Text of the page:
Lately I have been feeling as though we are on a weather roller coaster! We have a couple of days when the temps get in the 50’s and the next day we are socked with an ice storm and winds bringing a wind chill below zero! It’s no wonder that many of the students here at the college are getting sick; it’s hard to know what to put on the morning unless one is following the forecasts – and that doesn’t seem to be the main interest of the guys with whom I share a dorm!! I hear comments in the media and in town disparaging the idea of “global warming” like: “If the globe is getting warmer, why are we having record lows in Michigan?” The problem is, of course, that the term “global warming” was a poor choice to describe what’s happening. Yes, as a planet we are seeing warming trends but the term gives the impression that we should be experiencing more mild winters with fewer storms. If left unchecked, that is likely where we’re headed but that certainly doesn’t describe this winter and doesn’t explain the increased instability that comes as part of these changes. The term “climate change” is far more scientifically and politically relevant because it includes the wide variations we’re seeing all around the planet.
I started this blog last weekend before I saw the statement by The Episcopal Church’s Office of Government Relations that I addressed in the last blog. Once I read that, I knew it was a bit more timely and I could get back to this topic later. Now is the time! And the weather is still crazy; we are under a warning for high winds until Monday at 1:00 pm. The temperature now is going up and should be in the 50’s overnight but then dropping 30 degrees tomorrow. It’s getting hard to keep track! So, we’re appropriately back to looking at the Church’s thoughts on climate change this week.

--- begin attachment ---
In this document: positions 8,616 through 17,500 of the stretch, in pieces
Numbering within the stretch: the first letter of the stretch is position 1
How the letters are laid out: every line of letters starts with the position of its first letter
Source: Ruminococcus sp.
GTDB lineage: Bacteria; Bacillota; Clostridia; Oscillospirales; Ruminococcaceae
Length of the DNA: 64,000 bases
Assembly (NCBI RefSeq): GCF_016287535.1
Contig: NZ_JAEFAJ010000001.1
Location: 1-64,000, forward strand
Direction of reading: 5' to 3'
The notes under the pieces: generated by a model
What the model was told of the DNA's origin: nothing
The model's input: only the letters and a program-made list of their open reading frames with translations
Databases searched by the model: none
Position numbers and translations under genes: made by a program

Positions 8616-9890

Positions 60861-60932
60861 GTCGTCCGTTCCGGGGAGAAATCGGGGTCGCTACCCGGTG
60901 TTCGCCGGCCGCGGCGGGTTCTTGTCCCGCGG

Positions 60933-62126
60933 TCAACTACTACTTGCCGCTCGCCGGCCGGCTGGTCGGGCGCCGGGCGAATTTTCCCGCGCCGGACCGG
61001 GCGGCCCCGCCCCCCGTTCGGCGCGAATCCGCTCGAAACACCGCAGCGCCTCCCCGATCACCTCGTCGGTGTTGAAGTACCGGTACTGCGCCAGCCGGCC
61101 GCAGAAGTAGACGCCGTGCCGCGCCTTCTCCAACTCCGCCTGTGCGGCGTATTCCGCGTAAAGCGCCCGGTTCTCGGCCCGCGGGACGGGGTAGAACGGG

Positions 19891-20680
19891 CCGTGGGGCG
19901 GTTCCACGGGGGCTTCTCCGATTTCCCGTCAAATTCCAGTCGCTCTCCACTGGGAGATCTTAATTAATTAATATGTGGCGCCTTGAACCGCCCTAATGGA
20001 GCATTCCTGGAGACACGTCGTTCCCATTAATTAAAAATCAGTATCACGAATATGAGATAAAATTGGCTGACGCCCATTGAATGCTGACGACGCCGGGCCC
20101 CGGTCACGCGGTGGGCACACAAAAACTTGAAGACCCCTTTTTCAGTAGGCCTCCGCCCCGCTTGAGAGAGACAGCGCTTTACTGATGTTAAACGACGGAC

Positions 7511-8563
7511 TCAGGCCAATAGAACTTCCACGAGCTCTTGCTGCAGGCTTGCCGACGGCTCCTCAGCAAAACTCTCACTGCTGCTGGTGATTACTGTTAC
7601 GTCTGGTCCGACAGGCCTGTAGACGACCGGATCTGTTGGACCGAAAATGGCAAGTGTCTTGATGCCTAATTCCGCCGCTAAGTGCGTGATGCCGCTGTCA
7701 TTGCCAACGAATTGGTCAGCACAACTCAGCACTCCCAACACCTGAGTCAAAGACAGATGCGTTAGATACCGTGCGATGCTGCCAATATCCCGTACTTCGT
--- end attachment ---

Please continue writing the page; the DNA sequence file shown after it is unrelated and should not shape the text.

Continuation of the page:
The resolution from General convention that addresses this topic is C008: Advocacy for Creation Care:
Resolved, That the 79th General Convention in keeping with the House of Bishops’ 2011 commitment to combat climate change urge that the members of The Episcopal Church strive to transform our individual and communal lives towards sustainability; and be it further
Resolved, That Episcopalians be encouraged to use a web-based tool to support healthy, sustainable choices; and be it further
Resolved, That the General Convention request that the Joint Standing Committee on Program, Budget and Finance allocate $30,000 to be devoted over the triennium 2019-2021 to make a web-based carbon tracking tool such as “Sustaining Earth, Our Island Home” available to all Episcopalians.
This is one of those resolutions that comes with its very own explanation making my job so much easier:
We acknowledge the important economic contribution many people have made by working in the fossil fuel industry, while we also recognize that there is an important shift toward renewable energy which will protect God’s good creation. Supporting this shift is part of the Church’s call to being part of the Jesus Movement in the world and;
Climate change is recognized as a human made threat to all God’s creation, including people, creatures and the entire created order, while particularly placing unjust and inequitable burdens and stresses on Native Peoples, poor communities and people of color.
“From that time Jesus began to preach, saying, ‘Receive the new mind appropriate to this moment, for the Beloved Community is at hand.” Matthew 4:17 with
“Do not be conformed to this world, but be transformed by the renewing of your minds.” Romans 12:2
Ethicist Larry Rasmussen has said that the most difficult transformation that humanity has ever faced is the shift from an industrial culture, based on extractive practices and objectification, to a sustainable, integrated life. Christians, since the earliest days of our faith have recognized the value, even the necessity of spiritual practice in order to receive the new life God desires for us.